There's been a lot of buzz recently about Keith Olbermann's work, evoking the spirit of Edward R. Murrow, all of which may be true. I only very rarely watch TV (don't own one myself) but I've seen enough of Olbermann to appreciate the resemblance. And it's a welcome resemblance - the spirit of Ed Murrow in TV journalism is a rare thing indeed today.
Last night I had an opportunity to watch Murrow's groundbreaking documentary, "Harvest of Shame," again. First aired on Thanksgiving Day, 1960, in prime time, just as Americans were recuperating from their holiday dinners, "Harvest" brilliantly and graphically exposed the brutal working conditions imposed on US migrant farm workers of the day. It's a monument to the investigative journalist's craft and a goad to the conscience of a nation, produced with equipment by today's standards primitive and featuring unblinking interviews and photography reminiscent of Dorothea Lange's depression-era work.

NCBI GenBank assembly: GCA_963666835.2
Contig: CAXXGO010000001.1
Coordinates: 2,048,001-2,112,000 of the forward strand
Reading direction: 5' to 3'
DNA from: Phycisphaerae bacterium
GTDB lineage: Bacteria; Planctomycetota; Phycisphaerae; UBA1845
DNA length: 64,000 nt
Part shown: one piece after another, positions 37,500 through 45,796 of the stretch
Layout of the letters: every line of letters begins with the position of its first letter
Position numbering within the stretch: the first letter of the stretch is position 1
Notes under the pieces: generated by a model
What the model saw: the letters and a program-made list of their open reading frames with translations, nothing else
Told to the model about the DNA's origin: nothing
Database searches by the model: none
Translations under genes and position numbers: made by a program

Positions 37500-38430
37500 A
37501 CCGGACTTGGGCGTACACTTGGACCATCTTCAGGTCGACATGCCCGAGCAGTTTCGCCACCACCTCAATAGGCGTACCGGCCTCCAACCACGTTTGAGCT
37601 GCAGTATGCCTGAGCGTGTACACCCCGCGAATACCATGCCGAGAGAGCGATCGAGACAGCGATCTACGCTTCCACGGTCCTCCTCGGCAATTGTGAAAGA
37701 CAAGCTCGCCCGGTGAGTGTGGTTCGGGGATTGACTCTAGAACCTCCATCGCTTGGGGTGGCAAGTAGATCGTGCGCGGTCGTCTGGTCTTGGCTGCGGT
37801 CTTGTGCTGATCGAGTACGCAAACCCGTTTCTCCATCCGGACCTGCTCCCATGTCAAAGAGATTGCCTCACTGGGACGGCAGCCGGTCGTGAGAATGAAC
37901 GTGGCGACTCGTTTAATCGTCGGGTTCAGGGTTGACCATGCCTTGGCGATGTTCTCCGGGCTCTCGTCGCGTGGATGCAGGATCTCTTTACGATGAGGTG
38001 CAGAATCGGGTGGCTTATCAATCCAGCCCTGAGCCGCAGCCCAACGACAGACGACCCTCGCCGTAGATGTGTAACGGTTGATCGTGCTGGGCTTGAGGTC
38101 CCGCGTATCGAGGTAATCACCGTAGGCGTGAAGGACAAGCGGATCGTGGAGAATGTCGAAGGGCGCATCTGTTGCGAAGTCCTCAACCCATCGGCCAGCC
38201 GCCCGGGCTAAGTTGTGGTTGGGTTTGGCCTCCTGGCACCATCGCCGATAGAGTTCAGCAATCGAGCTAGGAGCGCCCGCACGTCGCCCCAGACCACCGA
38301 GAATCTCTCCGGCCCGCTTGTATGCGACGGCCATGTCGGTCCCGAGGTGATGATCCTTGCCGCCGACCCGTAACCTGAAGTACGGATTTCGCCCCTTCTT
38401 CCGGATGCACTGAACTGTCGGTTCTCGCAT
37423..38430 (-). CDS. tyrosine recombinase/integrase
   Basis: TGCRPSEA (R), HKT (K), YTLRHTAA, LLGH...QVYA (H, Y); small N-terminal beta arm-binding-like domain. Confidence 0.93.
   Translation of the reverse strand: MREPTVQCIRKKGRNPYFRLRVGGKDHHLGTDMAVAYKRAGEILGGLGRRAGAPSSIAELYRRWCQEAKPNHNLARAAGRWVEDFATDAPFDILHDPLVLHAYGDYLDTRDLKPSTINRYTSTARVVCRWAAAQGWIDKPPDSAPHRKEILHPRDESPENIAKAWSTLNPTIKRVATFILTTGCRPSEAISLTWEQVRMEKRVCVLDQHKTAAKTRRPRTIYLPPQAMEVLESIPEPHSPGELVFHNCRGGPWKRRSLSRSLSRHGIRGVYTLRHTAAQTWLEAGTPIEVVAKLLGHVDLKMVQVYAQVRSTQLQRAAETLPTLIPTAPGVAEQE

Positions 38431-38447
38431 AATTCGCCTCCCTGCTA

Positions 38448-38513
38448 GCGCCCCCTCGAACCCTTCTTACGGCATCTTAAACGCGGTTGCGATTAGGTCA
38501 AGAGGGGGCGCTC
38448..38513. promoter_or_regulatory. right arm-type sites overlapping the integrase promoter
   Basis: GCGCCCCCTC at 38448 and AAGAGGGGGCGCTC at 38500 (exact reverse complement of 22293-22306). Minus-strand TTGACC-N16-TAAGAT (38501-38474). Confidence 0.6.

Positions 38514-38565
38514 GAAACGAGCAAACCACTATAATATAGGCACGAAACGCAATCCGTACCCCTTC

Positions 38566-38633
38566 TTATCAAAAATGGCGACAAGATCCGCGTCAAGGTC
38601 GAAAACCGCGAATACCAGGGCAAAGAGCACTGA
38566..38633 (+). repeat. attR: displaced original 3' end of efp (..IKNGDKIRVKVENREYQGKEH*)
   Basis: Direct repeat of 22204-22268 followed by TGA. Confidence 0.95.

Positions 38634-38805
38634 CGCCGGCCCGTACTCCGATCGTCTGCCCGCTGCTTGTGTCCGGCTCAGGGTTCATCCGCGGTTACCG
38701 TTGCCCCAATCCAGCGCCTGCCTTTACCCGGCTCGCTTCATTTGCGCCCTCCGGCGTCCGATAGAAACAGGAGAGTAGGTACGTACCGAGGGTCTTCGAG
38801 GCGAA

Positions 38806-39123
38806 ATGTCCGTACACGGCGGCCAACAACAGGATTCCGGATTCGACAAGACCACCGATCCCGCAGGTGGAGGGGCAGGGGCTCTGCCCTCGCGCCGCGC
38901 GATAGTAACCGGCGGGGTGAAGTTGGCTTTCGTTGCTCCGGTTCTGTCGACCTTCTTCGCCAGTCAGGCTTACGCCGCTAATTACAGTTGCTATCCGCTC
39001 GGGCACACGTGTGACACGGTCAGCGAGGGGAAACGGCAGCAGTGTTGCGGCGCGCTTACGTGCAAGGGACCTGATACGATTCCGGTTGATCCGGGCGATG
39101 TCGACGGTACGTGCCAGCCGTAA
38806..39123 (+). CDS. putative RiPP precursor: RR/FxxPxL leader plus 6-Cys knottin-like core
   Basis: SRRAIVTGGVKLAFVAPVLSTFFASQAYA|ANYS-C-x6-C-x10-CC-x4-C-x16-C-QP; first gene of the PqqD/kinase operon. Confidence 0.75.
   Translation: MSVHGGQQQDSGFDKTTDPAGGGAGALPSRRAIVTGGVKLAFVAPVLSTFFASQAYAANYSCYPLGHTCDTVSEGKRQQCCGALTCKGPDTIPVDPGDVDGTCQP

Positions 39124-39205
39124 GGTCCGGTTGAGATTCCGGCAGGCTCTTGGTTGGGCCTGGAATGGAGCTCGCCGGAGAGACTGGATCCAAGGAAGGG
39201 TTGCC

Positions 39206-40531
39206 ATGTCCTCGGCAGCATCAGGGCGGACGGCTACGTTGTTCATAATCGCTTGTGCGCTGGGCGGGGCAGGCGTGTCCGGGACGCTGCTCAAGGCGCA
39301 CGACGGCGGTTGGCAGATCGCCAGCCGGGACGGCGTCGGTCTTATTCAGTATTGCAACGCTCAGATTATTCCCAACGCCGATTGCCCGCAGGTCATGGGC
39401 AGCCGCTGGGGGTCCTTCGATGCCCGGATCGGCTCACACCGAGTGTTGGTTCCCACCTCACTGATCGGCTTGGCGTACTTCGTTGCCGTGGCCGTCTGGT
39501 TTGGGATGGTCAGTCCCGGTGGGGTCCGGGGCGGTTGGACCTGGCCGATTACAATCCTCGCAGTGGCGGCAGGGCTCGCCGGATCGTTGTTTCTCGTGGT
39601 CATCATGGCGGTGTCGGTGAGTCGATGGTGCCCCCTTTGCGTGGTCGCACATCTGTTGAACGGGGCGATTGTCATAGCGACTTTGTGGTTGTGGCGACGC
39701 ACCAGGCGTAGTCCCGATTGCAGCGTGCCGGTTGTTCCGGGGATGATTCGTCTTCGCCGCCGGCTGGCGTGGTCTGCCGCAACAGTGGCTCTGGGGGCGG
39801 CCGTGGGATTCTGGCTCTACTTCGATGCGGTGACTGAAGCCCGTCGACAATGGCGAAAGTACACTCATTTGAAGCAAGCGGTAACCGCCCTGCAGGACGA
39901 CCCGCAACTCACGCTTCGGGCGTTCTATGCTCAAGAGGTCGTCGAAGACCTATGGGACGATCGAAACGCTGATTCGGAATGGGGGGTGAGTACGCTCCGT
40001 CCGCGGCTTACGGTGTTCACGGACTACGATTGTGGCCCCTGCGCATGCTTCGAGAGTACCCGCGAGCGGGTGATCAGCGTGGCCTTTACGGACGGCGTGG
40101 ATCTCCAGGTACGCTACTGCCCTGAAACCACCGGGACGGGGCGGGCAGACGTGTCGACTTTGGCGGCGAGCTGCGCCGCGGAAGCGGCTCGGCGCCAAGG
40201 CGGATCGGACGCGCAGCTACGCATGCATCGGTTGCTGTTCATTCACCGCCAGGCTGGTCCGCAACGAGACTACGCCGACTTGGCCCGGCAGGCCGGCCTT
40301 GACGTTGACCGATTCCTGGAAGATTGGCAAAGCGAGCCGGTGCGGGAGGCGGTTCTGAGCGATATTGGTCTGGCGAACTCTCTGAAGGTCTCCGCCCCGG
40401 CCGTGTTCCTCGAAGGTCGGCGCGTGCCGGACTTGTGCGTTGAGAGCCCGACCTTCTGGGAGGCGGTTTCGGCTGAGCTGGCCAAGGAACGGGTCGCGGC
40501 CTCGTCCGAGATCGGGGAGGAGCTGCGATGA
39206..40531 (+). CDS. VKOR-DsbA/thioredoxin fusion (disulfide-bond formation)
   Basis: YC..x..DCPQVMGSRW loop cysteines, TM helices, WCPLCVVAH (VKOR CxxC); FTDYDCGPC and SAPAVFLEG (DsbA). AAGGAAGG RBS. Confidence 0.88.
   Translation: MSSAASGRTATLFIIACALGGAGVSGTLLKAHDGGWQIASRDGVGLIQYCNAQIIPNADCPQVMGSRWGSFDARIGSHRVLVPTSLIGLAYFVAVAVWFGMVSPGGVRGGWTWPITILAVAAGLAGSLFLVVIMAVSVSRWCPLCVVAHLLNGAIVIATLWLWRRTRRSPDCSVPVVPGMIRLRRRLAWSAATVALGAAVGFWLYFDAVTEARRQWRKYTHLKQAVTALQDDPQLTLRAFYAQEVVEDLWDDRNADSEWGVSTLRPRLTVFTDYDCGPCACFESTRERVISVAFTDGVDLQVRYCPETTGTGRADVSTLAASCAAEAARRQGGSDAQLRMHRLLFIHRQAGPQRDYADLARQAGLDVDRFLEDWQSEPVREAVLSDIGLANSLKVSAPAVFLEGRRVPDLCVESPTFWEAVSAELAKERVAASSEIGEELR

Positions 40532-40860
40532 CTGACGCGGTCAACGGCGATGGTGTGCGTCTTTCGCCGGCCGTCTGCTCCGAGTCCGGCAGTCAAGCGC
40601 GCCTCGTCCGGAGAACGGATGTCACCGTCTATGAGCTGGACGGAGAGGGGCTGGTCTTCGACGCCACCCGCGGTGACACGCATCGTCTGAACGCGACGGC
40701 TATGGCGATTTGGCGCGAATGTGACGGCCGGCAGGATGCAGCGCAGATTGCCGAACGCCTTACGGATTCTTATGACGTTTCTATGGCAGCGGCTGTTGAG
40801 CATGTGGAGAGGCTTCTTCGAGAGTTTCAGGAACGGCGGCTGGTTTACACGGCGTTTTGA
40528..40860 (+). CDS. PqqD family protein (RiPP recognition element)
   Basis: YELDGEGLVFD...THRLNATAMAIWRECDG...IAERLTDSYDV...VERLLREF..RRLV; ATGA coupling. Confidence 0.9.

And if you have a chance to watch it yourself, ask yourself what's changed in the last 45 years. I don't know enough about the treatment of migrant workers today to authoritatively answer that question myself. Likely there's been some progress won by labor organizing in the fields - Chávez's lettuce and grape boycotts of the 1970s come to mind. But the exploitive model "Harvest" lays bare - the practices and the attitudes - has grown deep roots and spread, into the garment industry, the hospitality industry and even retailing, as Barbara Ehrenreich's "Nickel and Dimed," and other investigations, reveal.
We could use a whole lot more Murrow in our world.